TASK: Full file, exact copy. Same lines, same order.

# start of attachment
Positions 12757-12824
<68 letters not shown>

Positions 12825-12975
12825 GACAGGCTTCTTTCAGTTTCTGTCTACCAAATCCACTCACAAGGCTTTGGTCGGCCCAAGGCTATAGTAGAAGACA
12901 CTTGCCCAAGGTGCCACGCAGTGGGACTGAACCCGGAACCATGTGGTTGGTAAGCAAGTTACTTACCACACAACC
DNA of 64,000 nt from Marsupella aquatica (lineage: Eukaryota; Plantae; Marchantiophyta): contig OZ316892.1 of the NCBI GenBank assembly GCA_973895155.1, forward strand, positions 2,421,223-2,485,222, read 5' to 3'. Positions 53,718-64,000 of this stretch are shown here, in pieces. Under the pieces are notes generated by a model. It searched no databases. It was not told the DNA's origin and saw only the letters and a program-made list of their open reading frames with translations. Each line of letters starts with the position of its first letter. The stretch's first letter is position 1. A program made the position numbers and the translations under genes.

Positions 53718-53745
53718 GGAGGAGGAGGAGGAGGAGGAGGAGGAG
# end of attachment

Positions 12757-12824
<68 letters not shown>

Positions 12825-12975
12825 GACAGGCTTCTTTCAGTTTCTGTCTACCAAATCCACTCACAAGGCTTTGGTCGGCCCAAGGCTATAGTAGAAGACA
12901 CTTGCCCAAGGTGCCACGCAGTGGGACTGAACCCGGAACCATGTGGTTGGTAAGCAAGTTACTTACCACACAACC
DNA of 64,000 nt from Marsupella aquatica (lineage: Eukaryota; Plantae; Marchantiophyta): contig OZ316892.1 of the NCBI GenBank assembly GCA_973895155.1, forward strand, positions 2,421,223-2,485,222, read 5' to 3'. Positions 53,718-64,000 of this stretch are shown here, in pieces. Under the pieces are notes generated by a model. It searched no databases. It was not told the DNA's origin and saw only the letters and a program-made list of their open reading frames with translations. Each line of letters starts with the position of its first letter. The stretch's first letter is position 1. A program made the position numbers and the translations under genes.

Positions 53718-53745
53718 GGAGGAGGAGGAGGAGGAGGAGGAGGAG